Edible Paradise

Posted by Julian Yates on Tuesday, October 16th, 2018 at 10:35am.

While Florida got its name from being a "festival of flowers," many residents are more appreciative of its fruits and veggies. Due to its tropical climate and the growing "foodie" trend, Florida is a great place to grow food, and several people are opting to forgo the traditional lawns and landscaping for gardens and edible plants. With a wide variety of annual and perennial plants, edible landscaping can help residents create a beautiful, abundant, and tasty Florida yard.

Whether you want to help save the planet or save money on your grocery bill, growing your own food may be the way to go. Commercial gardens use up to two to three times the amount of water as a home or community garden, and according to the U.S. Department of Agriculture, every $100 spend on the vegetable garden can yield from $1,000 to $1,700 worth of produce. Whether you live in the suburbs, on the islands, or in Downtown Sarasota, there are plenty of possibilities for growing your own food.

There are a number of options available for those who want to start growing edible plants. Some opt for simple herb gardens or merely potted herbs that grow well in the Florida climate, like basil, rosemary, sage, oregano, thyme, dill, lemongrass, mint, and chives, a good option for condominium residents. Others cultivate more traditional backyard gardens directly into the soil, or install raised gardens and grow boxes, as Florida's sandy soil is not always optimal for the minerals and nutrients plants need.

Some property owners are also starting to integrate permaculture design, an agricultural system first developed in the seventies for working with nature in order to create a more sustainable environment. The concept is not merely about growing various plants, but growing species together in order to maximize their synergy so that they work together to help one another grow.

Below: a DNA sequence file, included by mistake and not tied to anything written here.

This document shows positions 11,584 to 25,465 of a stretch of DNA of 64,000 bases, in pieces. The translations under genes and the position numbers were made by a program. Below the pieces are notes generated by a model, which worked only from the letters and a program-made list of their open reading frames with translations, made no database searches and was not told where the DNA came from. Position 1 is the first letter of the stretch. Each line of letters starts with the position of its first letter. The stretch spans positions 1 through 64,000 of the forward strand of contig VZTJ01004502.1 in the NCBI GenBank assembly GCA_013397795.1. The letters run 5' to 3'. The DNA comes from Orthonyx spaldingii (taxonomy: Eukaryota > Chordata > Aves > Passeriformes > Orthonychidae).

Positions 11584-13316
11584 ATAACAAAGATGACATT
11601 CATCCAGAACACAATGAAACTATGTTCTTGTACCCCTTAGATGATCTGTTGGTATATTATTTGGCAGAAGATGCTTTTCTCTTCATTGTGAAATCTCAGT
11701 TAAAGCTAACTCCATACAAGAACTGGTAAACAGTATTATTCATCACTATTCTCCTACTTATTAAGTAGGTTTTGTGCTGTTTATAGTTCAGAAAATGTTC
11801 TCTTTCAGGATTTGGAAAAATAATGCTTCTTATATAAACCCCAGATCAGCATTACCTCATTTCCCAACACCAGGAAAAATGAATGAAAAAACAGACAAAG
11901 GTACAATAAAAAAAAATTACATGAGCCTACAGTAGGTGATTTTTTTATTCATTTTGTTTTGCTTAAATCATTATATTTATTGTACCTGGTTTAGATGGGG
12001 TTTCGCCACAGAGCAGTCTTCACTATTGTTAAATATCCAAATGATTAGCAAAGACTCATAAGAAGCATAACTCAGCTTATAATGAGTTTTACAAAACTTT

And let's not forget the trees.

Florida has long been known for its citrus trees, with oranges, lemons, kumquats, and grapefruits having become longtime favorites of those who love fresh-squeezed juice right from their backyard. However, a number of other fruit trees are gaining in popularity, most notably avocados, bananas, and mangoes. Yet organizations like the Manatee Rare Fruit Council and the Tropical Fruit Society of Sarasota have also been introducing residents to the joys of other fruits like lychees, jackfruit, starfruit, longans, and papayas as well.

While many northern states consider Autumn to be the harvest season, Florida's hot summers make October the best time to start planting. Some of the most popular plants to grow through the Winter months in Florida include broccoli, cabbage, celery, carrots, collards, cucumbers, kale, lettuce, peppers, spinach, squash, strawberries, swiss chard, and tomatoes. Adding flowers into the mix also aids with organic pest control.

One of the great things about integrating edible plants into your landscaping, besides the joy of eating food you've grown yourself, is that no two gardens are alike. Each resident gets to decide how much of their property they want to devote to it while keeping time, beauty, and their palettes in mind. The question is, which edible plant do you want to grow first?


Sarasota Area Real Estate Specialist

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